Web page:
As scholars of race and ethnicity in the United States, we were disappointed to learn that the University’s Homecoming Committee had posted a video online that ended up deepening the sense of alienation felt by many students of color on campus instead of contributing to the celebration.
Students have raised their voices about this, and we hear them. Indeed, the incident takes many of us back to our own early experiences in higher education, and our own struggles to find our places in institutions that offered much, but sometimes pushed us away in subtle and unsubtle ways.
This is not the first racially charged incident to attract the campus’s attention in recent years—or even this semester. The emerging pattern should make us all sit up and take notice. We urge students, staff, and our fellow faculty to redouble efforts at dialogue, reflection, and self-examination. If you spend enough time in communities of Latin American descent you might just hear somebody say that el respeto es básico–respect is basic. Maybe that’s a place to start.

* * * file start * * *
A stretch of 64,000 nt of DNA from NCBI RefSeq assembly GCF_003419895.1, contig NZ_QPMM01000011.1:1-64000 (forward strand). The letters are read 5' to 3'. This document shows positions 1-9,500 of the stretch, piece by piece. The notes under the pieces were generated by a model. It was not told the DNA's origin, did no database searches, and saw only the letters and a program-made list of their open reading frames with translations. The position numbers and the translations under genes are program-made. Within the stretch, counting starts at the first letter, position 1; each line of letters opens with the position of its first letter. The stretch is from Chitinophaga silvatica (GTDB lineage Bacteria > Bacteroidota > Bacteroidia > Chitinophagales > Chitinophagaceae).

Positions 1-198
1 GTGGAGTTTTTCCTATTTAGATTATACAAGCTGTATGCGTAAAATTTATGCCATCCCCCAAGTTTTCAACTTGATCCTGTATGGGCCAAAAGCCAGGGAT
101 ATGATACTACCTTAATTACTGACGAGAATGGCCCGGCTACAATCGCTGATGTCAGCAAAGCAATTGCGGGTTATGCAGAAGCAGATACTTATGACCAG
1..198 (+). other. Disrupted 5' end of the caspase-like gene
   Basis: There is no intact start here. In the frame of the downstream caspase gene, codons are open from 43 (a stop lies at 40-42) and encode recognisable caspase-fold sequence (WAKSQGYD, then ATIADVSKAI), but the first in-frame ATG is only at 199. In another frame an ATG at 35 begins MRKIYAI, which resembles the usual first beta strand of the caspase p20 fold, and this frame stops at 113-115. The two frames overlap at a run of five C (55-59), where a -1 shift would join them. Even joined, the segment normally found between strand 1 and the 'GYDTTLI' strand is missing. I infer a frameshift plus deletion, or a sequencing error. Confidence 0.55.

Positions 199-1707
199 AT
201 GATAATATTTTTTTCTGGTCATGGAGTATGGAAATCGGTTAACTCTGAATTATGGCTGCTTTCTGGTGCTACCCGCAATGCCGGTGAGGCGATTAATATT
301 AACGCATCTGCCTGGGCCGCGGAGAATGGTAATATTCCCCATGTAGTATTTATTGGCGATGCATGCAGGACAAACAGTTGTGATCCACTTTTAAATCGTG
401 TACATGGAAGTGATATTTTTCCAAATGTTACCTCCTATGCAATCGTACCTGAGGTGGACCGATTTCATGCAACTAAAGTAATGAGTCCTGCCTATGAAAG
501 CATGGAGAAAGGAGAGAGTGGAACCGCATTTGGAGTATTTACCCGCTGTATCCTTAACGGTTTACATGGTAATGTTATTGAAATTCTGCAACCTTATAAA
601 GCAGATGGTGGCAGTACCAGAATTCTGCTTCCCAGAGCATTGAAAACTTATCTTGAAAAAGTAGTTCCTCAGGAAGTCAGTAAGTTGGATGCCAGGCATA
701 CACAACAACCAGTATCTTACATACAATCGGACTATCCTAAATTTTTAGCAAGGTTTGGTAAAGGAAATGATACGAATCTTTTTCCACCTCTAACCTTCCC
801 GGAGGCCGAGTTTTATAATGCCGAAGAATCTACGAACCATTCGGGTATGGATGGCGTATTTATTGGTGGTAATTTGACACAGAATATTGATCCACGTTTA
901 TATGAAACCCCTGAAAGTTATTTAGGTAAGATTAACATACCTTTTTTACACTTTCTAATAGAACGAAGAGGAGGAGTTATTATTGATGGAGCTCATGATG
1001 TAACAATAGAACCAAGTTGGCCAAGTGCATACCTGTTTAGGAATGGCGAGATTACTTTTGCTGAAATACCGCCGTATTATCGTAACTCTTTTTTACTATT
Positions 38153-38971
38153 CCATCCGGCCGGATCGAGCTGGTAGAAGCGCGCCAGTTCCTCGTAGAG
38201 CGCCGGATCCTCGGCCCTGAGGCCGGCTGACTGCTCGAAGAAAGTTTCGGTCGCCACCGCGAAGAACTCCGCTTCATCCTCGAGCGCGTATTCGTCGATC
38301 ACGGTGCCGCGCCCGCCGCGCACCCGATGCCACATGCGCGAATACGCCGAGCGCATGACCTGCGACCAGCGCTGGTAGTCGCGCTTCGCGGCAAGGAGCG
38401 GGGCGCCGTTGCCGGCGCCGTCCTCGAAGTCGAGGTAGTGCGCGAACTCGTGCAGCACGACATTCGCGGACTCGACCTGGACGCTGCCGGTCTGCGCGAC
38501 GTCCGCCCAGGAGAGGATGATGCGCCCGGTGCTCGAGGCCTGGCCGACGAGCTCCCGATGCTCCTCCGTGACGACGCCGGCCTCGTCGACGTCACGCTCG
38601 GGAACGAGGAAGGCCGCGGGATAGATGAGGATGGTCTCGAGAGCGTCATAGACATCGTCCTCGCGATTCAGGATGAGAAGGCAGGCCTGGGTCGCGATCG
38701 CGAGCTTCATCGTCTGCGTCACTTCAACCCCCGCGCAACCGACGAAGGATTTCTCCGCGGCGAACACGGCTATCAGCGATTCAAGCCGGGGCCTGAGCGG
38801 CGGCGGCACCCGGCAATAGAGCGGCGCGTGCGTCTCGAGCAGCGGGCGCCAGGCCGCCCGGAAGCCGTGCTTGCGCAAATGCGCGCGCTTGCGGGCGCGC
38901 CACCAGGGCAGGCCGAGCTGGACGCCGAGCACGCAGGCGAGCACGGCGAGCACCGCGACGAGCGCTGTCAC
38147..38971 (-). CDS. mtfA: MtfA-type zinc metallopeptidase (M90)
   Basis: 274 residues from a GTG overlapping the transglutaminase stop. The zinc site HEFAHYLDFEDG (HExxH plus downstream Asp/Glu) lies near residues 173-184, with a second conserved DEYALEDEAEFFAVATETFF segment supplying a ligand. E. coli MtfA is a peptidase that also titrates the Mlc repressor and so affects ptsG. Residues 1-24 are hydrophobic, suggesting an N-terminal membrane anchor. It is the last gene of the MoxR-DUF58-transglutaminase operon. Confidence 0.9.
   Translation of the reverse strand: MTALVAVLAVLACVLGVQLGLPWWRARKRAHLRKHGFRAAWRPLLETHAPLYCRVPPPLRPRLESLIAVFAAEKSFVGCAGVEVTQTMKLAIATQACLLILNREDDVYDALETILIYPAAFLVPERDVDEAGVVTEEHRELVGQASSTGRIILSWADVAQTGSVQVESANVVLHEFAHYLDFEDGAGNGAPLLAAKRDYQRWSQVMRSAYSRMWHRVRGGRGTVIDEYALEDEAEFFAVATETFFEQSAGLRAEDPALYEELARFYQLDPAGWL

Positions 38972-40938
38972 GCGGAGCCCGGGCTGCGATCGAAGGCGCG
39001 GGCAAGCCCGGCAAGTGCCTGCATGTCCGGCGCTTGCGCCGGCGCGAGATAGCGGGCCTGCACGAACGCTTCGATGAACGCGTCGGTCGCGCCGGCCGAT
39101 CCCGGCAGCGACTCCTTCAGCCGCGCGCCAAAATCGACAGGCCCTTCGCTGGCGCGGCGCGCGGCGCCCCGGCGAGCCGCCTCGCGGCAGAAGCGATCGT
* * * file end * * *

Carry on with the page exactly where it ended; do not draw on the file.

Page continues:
We were heartened by the University’s thoughtful response from the past week, and by the Chancellor’s words on the subject in her State of the University Address. We also appreciate the concrete steps outlined in a recent email to the campus community from Vice Chancellor Reesor, Deputy Vice Chancellor Sims, and Alumni Association Director Schutt.
Through our academic offerings, the CLS Program will continue to educate the campus community about inequality and injustice. Through our co-curricular programming, we will help students find and create a dignified and informed community on campus. The controversy surrounding the homecoming video is one more sign that what we do is central and critical for OUR university to become more just. In the coming months and years, we will strive to offer and engage with new paradigms that we believe can lead us all toward common ground as community, state, and nation.
Armando Ibarra, Director
Mary Louise Gomez
Diego X. Román